Port Switch Rail Links On A Fast Track
Written by Risa Polansky on August 13, 2009
By Risa Polansky
With plans for $1 billion-plus tunnels to the Port of Miami still rolling ahead, port and railway officials are also seeking federal funding for a direct rail connection between the seaport and a new inland port in Hialeah to improve cargo efficiency and thin downtown truck traffic.
The plan: restore the port’s bridge and on-port rail infrastructure, upgrade a now-underutilized Florida East Coast Railway branch to allow for faster trains and quieter operations, and use it to run cargo between the port and the railway’s existing Hialeah yard, which would be transformed into an inland port.
Port and railway officials are gunning for "tens of millions" of federal stimulus dollars to get the rail project on track, Port Director Bill Johnson said.
The application is still in the works and due Sept. 15.
Railway President David Rohal estimates a $30 million price tag, all told.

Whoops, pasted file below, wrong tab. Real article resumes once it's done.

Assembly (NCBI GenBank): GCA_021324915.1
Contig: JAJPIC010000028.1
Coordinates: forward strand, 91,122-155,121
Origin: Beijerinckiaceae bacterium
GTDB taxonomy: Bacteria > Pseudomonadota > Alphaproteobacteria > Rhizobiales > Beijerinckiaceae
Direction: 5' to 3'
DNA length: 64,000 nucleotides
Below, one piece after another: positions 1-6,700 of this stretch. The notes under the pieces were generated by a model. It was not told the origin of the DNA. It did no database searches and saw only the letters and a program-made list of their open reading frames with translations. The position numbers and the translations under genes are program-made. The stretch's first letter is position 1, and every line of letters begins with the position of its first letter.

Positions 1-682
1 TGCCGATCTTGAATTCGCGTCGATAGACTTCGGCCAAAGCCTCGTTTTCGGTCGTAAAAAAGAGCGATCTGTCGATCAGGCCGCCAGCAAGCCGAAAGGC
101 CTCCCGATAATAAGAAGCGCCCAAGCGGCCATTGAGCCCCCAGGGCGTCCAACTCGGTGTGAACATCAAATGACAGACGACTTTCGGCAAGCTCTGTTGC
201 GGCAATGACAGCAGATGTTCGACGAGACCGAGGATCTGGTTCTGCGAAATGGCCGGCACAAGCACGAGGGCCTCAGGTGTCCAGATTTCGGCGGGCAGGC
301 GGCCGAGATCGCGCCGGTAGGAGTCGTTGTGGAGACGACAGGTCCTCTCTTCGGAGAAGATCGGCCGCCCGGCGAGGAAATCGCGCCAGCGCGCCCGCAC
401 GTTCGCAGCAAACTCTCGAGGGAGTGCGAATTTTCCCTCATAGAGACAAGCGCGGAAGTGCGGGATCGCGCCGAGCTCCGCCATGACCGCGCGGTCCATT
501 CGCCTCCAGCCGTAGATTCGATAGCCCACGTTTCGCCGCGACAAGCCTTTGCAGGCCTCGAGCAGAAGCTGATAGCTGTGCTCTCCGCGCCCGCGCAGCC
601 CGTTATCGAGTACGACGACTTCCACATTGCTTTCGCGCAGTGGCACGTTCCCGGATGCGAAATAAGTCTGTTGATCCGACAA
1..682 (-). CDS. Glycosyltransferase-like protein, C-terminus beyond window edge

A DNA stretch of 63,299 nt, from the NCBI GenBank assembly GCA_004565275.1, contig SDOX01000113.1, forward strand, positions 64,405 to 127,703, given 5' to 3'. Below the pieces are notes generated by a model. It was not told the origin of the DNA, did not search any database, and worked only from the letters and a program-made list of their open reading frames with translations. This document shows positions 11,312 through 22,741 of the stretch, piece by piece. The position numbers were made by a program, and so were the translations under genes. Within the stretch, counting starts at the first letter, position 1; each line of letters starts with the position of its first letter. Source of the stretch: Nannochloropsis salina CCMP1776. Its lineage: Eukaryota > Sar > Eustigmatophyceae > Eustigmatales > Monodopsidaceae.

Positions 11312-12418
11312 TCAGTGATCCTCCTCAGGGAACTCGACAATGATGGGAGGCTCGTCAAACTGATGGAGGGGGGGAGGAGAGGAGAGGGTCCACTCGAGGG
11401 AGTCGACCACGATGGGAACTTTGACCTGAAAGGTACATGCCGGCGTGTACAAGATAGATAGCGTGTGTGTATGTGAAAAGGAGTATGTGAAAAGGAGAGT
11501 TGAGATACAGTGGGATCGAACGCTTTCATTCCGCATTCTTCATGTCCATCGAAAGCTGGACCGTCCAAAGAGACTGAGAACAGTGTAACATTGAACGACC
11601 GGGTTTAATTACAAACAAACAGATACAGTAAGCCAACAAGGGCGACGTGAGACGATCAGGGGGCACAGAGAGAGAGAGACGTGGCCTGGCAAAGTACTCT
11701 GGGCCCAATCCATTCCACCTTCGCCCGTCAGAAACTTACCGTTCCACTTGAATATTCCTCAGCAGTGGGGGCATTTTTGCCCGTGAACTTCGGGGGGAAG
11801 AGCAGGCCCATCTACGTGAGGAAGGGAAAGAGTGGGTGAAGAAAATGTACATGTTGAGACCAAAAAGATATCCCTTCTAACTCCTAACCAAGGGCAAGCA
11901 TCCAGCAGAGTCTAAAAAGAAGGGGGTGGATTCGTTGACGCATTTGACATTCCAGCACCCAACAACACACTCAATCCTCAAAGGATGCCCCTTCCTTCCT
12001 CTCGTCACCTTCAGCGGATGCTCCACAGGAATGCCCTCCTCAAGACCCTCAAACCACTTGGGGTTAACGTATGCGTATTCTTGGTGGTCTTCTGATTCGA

Each train would eliminate 100 to 200 trucks from downtown streets, estimates say.
The Hialeah port would offer easier truck access to the West Dade warehouse district.
Some, including Miami-Dade Commissioner Joe Martinez as recently as last week, have proposed rail as an alternative to the long-planned tunnel, designed to redirect trucks via underwater tubes.
Mr. Johnson says both are needed to improve port access and freight capacity — especially in five years when a Panama Canal expansion is complete, making way for some of the world’s largest cargo ships.
"It isn’t either/or," he said.
The rail plan also takes into account potential passenger transit along the corridor down the line.
The idea is to move the cargo track to one side, Mr. Rohal said, leaving space for future passenger lines.